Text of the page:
Years: 2016 — 2018
Synopsis: After being subject to a super-soldier experiment while in prison for a crime he did not commit, almost invincible Luke Cage finds himself protecting the streets of Harlem, NY.
• Well casted and well written.
• Luke Cage is the most charismatic of the MCU Defenders on Netflix.
• The writing tends to be self aware and subtly humble.
• Even the second season finds its footing with some ease.
• Like other Defenders series, the show can feel a bit small scale next to the rest of the MCU.
• Though less of an issue than the other MCU series (film and TV), the second season is a touch weaker than the first.
• The second season runs more slowly, especially before it finds its narrative footing.
Even though the overall quality of the MCU offerings is relatively consistent, there has always been an issue with second outings. They always seem a bit weaker, as if they were just gliding on the success of the first. Agent Carter (2015-2016) did not even survive this apparent curse, being canceled after its weaker second season, and it looks like Inhumans (2017) was spared on this by being canceled right away by ABC. Luke Cage makes this second outing issue prevalent, because of how well the show handled the situation. Its second outing is easily the best of all the MCU second offerings, while still weaker than its first. That may be all on Marvel for always gliding past the problem, correctly assuming, with noted exceptions, that issues were largely worked out by the third outings.
Regardless, Luke Cage may simply be the most fun and accessible of the MCU Defenders. Cage himself is very different from his neighboring compatriots, even though he is in the same harsh world as the rest of them. He is a true superhero amongst antiheroes, and that may make his psychological struggles just that much more complicated. Especially by the second season, it becomes clear how much he internalizes the stresses of being the local hero, and how that further complicates his past and present life. His mask is his Sweet Christmas smile, and just beneath he is often screaming. Sometimes, though, that mask breaks, and he is literally punching holes through walls, driving people away. “With great power, comes great mental instability,” as was observed in Jessica Jones (2015-present) season 2. Luke Cage wants to be a true hero in a world far less black and white than might first seem.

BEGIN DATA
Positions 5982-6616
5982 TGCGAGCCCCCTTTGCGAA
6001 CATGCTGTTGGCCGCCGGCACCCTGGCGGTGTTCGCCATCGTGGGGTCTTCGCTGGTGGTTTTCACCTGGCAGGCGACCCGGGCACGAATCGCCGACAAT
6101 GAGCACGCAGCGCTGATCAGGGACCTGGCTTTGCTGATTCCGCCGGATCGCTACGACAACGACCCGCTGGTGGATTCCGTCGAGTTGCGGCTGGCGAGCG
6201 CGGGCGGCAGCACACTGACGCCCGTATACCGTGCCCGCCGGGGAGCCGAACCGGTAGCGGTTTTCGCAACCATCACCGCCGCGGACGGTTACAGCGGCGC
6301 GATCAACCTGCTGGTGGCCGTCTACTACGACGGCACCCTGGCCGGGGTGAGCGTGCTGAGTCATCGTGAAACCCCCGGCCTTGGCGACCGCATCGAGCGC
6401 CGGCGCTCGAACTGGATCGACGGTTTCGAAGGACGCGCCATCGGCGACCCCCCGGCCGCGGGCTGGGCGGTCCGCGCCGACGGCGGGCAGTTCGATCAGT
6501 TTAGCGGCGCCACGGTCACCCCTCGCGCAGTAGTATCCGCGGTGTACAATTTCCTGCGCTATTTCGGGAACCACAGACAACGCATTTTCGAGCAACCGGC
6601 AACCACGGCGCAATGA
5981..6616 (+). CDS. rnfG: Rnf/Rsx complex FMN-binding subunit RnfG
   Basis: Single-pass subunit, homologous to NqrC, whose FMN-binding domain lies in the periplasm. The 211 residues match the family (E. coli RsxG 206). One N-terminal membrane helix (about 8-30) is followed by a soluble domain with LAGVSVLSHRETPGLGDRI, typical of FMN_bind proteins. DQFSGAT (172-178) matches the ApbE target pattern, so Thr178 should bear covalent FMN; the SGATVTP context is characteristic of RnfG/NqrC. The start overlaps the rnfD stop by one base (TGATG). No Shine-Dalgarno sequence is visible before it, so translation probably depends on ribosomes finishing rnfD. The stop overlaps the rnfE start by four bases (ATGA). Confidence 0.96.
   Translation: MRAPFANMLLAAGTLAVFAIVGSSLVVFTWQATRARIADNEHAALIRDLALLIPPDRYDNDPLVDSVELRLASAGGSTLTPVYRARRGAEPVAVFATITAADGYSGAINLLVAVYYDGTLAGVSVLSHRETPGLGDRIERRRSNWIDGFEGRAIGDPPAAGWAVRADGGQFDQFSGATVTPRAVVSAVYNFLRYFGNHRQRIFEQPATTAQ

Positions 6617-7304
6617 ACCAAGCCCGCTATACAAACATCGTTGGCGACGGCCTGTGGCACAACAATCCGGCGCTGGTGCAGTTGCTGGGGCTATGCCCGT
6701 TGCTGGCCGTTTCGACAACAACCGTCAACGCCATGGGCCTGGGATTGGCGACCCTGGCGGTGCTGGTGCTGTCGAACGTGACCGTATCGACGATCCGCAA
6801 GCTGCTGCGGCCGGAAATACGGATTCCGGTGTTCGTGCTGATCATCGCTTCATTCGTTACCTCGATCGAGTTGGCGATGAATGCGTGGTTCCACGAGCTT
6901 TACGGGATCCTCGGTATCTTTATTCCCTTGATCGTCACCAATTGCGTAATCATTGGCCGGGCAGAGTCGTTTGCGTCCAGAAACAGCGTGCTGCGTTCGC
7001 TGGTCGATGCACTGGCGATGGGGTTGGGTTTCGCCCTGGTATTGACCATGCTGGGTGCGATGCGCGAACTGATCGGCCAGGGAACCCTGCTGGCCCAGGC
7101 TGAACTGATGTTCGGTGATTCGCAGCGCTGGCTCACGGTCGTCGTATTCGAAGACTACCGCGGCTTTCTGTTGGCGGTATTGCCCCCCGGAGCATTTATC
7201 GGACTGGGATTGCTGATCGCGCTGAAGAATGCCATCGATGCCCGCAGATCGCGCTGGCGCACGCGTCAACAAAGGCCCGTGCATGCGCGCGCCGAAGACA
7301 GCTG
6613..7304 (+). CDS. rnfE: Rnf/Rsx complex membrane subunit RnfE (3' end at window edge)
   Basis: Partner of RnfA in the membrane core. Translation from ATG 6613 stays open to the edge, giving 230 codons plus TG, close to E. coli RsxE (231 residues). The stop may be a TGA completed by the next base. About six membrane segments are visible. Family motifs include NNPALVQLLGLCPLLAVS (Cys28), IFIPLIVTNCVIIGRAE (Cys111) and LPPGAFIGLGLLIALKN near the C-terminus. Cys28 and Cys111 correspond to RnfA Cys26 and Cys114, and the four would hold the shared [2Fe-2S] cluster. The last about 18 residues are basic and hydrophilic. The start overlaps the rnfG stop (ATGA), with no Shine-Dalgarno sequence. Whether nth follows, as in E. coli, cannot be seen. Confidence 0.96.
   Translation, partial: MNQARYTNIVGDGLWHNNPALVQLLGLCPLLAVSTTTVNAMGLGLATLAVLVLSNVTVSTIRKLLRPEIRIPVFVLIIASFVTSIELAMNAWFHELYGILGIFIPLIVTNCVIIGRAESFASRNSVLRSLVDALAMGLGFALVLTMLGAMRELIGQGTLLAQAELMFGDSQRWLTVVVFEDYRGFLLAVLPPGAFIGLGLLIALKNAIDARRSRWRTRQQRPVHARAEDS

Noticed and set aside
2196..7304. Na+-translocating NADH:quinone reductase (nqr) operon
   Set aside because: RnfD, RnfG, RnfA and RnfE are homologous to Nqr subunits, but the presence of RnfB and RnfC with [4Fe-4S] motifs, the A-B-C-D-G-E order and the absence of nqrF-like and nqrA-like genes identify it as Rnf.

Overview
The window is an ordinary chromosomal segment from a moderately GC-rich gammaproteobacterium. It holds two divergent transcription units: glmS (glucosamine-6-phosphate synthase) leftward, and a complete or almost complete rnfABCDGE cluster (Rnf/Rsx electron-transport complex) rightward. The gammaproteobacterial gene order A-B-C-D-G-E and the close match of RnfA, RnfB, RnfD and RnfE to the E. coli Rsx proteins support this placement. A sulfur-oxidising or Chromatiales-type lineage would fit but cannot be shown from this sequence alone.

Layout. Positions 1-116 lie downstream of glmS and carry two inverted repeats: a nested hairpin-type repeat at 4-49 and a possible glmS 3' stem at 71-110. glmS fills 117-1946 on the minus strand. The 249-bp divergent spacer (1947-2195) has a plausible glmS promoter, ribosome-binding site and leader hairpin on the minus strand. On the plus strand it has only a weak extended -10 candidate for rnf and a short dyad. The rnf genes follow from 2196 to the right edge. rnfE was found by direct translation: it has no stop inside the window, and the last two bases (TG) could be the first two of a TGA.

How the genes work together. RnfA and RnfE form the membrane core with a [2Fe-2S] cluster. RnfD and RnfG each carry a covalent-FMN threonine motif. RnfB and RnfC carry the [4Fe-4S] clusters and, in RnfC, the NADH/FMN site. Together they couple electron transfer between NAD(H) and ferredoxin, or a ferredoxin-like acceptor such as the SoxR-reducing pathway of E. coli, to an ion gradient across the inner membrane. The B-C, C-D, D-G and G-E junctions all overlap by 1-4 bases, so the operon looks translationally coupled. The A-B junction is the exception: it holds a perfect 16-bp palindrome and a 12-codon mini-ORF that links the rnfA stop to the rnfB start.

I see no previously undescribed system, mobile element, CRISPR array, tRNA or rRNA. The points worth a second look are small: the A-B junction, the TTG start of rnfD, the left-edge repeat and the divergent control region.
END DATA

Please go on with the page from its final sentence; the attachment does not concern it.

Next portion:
9/26/2018 Update: At least on Netflix, the show has been canceled. Iron Fist was canceled as well, suggesting a probable push toward Disney’s own upcoming streaming service. Regardless, they may be a variety of factors in a show’s cancellation from viewership to unhappy producers. There is a good chance we still have not seen that last of the Power Man, Misty Knight, and others: It’s All Connected …
4/25/2019 Update: Nothing is ever truly forgotten; nothing is ever truly lost. Hulu appears more than open to expanding its Marvel offerings. With them now majority owned by Disney post Fox buyout, they are primed to show the more adult oriented offerings Disney+ will not offer. If this possibility of continuation comes to fruition, there will be an extra year wait for new episodes, per deal with Netflix.
Marvel Cinematic Universe
Rotten Tomatoes —
S1 – 94%
S2 – 84%